Sri Lanka president resists militant monks and Marxists, likely to survive

Sri Lankan Prime Minister Ranil Wickremasinghe (2nd R) arrives to visit the site of a bomb attack at St. Anthony's Shrine in Kochchikade in Colombo on April 21, 2019. - A string of blasts ripped through high-end hotels and churches holding Easter services in Sri Lanka on April 21, killing at least 156 people, including 35 foreigners. (Photo by ISHARA S. KODIKARA / AFP) (Photo credit should read ISHARA S. KODIKARA/AFP/Getty Images)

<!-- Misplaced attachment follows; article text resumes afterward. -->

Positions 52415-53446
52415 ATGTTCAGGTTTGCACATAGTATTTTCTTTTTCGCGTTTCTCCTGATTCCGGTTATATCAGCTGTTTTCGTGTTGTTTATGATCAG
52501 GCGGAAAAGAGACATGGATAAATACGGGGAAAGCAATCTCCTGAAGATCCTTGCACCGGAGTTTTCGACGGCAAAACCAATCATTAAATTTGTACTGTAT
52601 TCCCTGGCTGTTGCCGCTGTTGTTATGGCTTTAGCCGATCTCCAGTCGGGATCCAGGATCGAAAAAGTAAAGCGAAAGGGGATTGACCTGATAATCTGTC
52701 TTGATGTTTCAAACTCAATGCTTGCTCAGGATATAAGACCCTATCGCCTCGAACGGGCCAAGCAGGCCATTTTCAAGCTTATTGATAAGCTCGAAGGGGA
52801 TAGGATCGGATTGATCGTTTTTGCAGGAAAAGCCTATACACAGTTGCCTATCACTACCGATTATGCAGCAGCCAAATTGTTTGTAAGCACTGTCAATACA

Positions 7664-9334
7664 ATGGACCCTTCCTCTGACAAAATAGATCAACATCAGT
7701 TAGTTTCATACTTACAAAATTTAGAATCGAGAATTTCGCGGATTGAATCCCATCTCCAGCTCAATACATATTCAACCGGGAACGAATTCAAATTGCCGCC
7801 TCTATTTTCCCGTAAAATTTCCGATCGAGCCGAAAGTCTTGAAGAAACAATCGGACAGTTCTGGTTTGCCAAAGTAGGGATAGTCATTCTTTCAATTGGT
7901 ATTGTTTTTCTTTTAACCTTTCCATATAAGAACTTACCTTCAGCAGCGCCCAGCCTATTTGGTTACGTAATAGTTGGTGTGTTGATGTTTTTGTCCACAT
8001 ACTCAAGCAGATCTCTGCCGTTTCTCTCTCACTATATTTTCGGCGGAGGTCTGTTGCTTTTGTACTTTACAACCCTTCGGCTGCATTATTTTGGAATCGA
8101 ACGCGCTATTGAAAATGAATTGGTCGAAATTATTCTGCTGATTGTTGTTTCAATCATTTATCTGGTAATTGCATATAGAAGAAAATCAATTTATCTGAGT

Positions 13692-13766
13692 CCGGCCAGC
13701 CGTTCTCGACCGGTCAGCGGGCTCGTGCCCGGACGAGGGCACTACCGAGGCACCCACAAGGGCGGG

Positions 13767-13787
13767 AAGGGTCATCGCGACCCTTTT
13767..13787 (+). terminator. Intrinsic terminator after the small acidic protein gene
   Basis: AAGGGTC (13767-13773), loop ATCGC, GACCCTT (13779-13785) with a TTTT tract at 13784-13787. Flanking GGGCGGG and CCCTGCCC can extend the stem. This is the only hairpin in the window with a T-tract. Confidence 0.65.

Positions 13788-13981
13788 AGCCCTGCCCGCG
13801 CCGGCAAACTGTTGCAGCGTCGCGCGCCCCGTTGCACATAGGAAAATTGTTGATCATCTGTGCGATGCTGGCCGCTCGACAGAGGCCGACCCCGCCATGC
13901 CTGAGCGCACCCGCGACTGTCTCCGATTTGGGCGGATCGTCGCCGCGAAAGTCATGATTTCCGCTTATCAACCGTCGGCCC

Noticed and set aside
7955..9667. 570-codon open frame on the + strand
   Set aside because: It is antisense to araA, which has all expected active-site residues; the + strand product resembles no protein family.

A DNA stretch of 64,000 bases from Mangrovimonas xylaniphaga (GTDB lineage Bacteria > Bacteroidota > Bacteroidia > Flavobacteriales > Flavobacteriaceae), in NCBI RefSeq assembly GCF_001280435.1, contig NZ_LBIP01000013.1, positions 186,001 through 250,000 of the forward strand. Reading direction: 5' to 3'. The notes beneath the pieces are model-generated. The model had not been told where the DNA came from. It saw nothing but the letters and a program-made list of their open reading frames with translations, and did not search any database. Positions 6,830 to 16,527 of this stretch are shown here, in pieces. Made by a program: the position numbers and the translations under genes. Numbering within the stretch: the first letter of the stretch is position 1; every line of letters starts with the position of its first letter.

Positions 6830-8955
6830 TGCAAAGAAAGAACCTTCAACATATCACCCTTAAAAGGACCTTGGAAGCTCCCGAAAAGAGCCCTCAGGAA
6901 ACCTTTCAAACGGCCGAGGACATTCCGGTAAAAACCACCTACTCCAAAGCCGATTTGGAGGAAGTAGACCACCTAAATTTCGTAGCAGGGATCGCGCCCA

President Chandrika Kumaratunga, who has staked her government’s future on a tsunami aid-sharing deal with Tamil Tiger guerrillas, is likely to survive a threatened walkout by her Marxist coalition partner, officials and analysts said Tuesday. President Chandrika Kumaratunga, who has staked her government’s future on a tsunami aid-sharing deal with Tamil Tiger guerrillas, is likely to survive a threatened walkout by her Marxist coalition partner, officials and analysts said Tuesday. Kumaratunga must choose between appeasing the communists or risking three billion dollars in foreign aid linked to her controversial plan to disburse relief with the help of Tiger rebels.



President Chandrika Kumaratunga, who has

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